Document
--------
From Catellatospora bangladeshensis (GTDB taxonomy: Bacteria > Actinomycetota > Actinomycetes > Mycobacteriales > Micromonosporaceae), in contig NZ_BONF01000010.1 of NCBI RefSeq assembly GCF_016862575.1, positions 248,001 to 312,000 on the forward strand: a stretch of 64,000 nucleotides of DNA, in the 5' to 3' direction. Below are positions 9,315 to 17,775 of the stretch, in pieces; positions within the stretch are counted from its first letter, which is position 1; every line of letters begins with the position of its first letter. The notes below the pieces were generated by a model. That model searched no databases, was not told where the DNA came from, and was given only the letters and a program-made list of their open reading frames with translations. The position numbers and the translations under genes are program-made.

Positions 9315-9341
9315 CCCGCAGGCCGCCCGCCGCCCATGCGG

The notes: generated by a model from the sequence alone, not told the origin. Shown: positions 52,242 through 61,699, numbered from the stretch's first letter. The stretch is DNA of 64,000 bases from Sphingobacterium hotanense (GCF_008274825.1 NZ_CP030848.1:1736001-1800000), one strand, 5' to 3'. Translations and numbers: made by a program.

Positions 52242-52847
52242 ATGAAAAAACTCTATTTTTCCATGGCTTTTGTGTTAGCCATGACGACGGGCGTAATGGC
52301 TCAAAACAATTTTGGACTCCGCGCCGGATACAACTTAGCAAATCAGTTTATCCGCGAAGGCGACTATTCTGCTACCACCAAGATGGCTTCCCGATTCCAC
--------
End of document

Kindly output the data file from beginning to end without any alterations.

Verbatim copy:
From Catellatospora bangladeshensis (GTDB taxonomy: Bacteria > Actinomycetota > Actinomycetes > Mycobacteriales > Micromonosporaceae), in contig NZ_BONF01000010.1 of NCBI RefSeq assembly GCF_016862575.1, positions 248,001 to 312,000 on the forward strand: a stretch of 64,000 nucleotides of DNA, in the 5' to 3' direction. Below are positions 9,315 to 17,775 of the stretch, in pieces; positions within the stretch are counted from its first letter, which is position 1; every line of letters begins with the position of its first letter. The notes below the pieces were generated by a model. That model searched no databases, was not told where the DNA came from, and was given only the letters and a program-made list of their open reading frames with translations. The position numbers and the translations under genes are program-made.

Positions 9315-9341
9315 CCCGCAGGCCGCCCGCCGCCCATGCGG

The notes: generated by a model from the sequence alone, not told the origin. Shown: positions 52,242 through 61,699, numbered from the stretch's first letter. The stretch is DNA of 64,000 bases from Sphingobacterium hotanense (GCF_008274825.1 NZ_CP030848.1:1736001-1800000), one strand, 5' to 3'. Translations and numbers: made by a program.

Positions 52242-52847
52242 ATGAAAAAACTCTATTTTTCCATGGCTTTTGTGTTAGCCATGACGACGGGCGTAATGGC
52301 TCAAAACAATTTTGGACTCCGCGCCGGATACAACTTAGCAAATCAGTTTATCCGCGAAGGCGACTATTCTGCTACCACCAAGATGGCTTCCCGATTCCAC